March 14, 2017
Story & photo by Kirsten Goruk
EDMONTON — If you’ve ever thrown a dinner party, you know it’s always a good idea to make a little extra. But when your party is for 1,000 people — and you have leftovers for 100 — it gets a little trickier.
That’s the thinking behind Second Helping, an ongoing partnership between Edmonton’s Food Bank and Alberta Health Services (AHS) that prevents waste and puts nutritious meals on the table for those who need them.
Second Helping is a prepared and perishable food recovery program that accepts wholesome surplus food donated by cafeterias, restaurants, hotels and institutions and delivers them to agencies supported by the Food Bank.
“I think it’s great that AHS can advocate for and support these kinds of programs,” says Michael Khan, Environmental Public Health Officer for AHS in Edmonton Zone.
“The Environmental Public Health team’s job in this case is ensuring food safety. Agencies who wish to receive food from this program must hold a valid Food Handling Permit. If they don’t have one, an inspection will take place to assess if they meet the requirements. Once approved, follow-ups are conducted to ensure compliance,”
Khan also regularly visits the Food Bank, where the donations are stored, to make sure the food is labeled, stored and properly sealed for when recipient organizations pick it up.
“AHS has been working side-by-side with us to ensure all types of food are handled appropriately,” says Tamisan Bencz-Knight, Manager of Strategic Relationships & Partnerships with Edmonton’s Food Bank. “We couldn’t offer Second Helping without their support and we’re so glad for it because we see the positive impacts of this program every day.”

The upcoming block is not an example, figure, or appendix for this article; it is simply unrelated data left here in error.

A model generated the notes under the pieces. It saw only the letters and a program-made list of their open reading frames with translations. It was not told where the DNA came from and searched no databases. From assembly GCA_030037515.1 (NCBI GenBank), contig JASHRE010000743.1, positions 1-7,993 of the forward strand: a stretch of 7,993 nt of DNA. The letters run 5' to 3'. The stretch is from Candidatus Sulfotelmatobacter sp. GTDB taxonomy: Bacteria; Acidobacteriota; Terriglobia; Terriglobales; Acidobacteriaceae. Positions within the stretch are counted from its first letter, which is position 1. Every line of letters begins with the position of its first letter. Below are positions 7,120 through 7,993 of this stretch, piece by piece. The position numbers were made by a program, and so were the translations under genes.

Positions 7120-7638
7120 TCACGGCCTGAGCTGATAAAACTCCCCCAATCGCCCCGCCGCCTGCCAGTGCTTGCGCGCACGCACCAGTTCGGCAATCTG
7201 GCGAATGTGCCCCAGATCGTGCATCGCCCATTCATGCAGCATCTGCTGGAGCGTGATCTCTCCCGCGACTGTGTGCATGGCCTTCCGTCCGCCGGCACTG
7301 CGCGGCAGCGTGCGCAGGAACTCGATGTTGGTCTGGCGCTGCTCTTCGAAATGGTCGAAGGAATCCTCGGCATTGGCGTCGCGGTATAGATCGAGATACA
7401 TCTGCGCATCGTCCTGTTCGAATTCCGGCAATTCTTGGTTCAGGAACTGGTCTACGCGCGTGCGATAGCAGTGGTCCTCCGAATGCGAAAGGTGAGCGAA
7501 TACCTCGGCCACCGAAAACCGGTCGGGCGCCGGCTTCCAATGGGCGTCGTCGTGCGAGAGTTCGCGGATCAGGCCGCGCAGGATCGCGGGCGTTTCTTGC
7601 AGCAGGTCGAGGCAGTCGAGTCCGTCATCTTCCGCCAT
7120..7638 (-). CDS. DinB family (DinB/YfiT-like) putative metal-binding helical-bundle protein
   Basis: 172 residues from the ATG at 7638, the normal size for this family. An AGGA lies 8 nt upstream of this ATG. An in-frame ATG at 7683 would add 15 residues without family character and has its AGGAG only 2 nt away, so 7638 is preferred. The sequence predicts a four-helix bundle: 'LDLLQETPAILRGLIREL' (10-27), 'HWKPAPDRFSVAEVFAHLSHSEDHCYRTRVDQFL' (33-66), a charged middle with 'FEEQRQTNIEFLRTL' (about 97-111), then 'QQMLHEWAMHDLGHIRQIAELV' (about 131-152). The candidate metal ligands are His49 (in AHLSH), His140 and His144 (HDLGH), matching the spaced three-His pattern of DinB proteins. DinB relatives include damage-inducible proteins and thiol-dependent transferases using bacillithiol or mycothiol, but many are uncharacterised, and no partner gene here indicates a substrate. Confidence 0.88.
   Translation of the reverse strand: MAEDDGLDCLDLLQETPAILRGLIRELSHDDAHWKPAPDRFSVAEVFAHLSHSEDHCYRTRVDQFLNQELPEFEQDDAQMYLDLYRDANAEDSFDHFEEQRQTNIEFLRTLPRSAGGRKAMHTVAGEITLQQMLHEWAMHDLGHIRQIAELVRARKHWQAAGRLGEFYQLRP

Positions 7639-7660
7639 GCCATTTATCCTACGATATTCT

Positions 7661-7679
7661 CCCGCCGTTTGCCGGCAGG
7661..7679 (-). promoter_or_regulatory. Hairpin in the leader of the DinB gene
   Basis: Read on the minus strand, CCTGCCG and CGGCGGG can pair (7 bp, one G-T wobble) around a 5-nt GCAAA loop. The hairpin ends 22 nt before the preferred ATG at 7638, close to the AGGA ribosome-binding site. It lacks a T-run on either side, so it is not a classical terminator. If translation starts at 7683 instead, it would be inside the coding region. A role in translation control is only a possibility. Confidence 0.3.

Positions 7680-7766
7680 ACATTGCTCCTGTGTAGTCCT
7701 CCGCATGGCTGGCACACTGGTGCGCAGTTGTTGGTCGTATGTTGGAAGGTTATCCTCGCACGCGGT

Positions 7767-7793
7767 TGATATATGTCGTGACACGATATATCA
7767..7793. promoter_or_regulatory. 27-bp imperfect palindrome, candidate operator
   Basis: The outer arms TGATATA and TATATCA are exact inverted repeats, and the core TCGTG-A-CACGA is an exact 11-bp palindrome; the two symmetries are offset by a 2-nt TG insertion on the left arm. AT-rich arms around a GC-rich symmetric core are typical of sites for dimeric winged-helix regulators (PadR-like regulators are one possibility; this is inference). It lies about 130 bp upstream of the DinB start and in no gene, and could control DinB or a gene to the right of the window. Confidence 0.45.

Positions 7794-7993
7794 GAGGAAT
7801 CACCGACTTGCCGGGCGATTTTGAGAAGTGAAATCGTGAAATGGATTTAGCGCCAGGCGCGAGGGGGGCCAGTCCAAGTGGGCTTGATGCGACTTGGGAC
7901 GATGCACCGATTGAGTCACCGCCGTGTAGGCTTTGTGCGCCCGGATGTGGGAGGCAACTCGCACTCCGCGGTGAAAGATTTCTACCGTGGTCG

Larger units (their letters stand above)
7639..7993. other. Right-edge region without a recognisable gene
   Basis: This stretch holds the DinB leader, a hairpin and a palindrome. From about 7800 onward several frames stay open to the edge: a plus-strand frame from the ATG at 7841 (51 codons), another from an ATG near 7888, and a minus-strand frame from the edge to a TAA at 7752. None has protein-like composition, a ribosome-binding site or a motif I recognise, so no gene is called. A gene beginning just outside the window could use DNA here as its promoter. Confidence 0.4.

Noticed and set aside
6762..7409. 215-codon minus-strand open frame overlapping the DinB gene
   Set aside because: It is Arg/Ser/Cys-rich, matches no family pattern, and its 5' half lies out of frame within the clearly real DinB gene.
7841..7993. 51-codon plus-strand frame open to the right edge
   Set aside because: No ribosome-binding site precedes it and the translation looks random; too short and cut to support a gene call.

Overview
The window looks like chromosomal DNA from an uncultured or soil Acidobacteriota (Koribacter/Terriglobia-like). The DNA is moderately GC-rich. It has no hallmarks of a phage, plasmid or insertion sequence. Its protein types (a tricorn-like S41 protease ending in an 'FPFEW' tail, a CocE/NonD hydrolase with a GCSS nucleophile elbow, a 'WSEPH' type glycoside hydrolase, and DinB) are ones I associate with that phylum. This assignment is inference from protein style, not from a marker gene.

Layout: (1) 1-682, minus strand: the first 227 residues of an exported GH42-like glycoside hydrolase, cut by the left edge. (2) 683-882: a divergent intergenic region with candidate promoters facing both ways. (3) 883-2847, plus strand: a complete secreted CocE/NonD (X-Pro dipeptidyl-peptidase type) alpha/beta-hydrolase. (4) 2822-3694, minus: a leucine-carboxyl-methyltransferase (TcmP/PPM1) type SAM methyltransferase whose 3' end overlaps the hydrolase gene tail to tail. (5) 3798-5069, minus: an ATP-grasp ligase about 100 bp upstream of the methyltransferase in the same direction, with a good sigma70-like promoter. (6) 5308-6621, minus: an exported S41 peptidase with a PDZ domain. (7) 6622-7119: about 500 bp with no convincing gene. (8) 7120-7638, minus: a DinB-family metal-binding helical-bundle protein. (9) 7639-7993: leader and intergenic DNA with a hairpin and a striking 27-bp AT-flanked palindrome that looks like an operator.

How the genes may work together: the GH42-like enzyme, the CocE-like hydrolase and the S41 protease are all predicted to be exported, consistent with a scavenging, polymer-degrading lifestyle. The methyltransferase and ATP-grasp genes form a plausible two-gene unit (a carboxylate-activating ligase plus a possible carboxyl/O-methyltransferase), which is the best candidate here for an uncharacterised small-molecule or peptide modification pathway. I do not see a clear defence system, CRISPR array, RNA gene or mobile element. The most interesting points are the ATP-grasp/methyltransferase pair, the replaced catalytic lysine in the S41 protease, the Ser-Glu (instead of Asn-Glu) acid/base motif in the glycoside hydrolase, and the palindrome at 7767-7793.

Active donors to the program, launched in 2009, include the Shaw Conference Centre, Northlands and Rogers Place.
Serge Belair, Executive Chef at the Shaw Conference Centre, says the program aligns perfectly with the convention centre’s brand promise of sustainability and community impact. He estimates they donate 6,600 lbs. of food each year.
“We’re proud to be the first organization in the City of Edmonton to have signed up for the Second Helping program,” says Belair. “As part of the Shaw Conference Centre’s comprehensive waste-management program, we try to ensure nothing is wasted. We are thrilled to be working with Edmonton’s Food Bank and AHS to ensure those in need receive our leftover food.”
Since 2011, member organizations have donated about 180,000 lbs. of food. Recipient organizations, such as Hope Mission, feed hundreds of Edmontonians in need every day.
“Having a warm meal to keep our guests full and healthy can be life or death for them,” says Robin Padanyi, a spokesperson for Hope Mission.
“Being able to have a regular, dependable stream of healthy food helps our ability to serve as many guests as we do. We don’t have to be as worried about where the food we need to serve hundreds of people every day will be coming from.”
For Khan, the program gives him a chance to do something other than enforcement, which he finds rewarding on an entirely different level.
“In the bigger picture,” he adds, “this program also helps in dealing with food insecurity and mitigating food waste. This is good viable food that would have otherwise ended up in the trash, but instead, it goes to people who really need it.”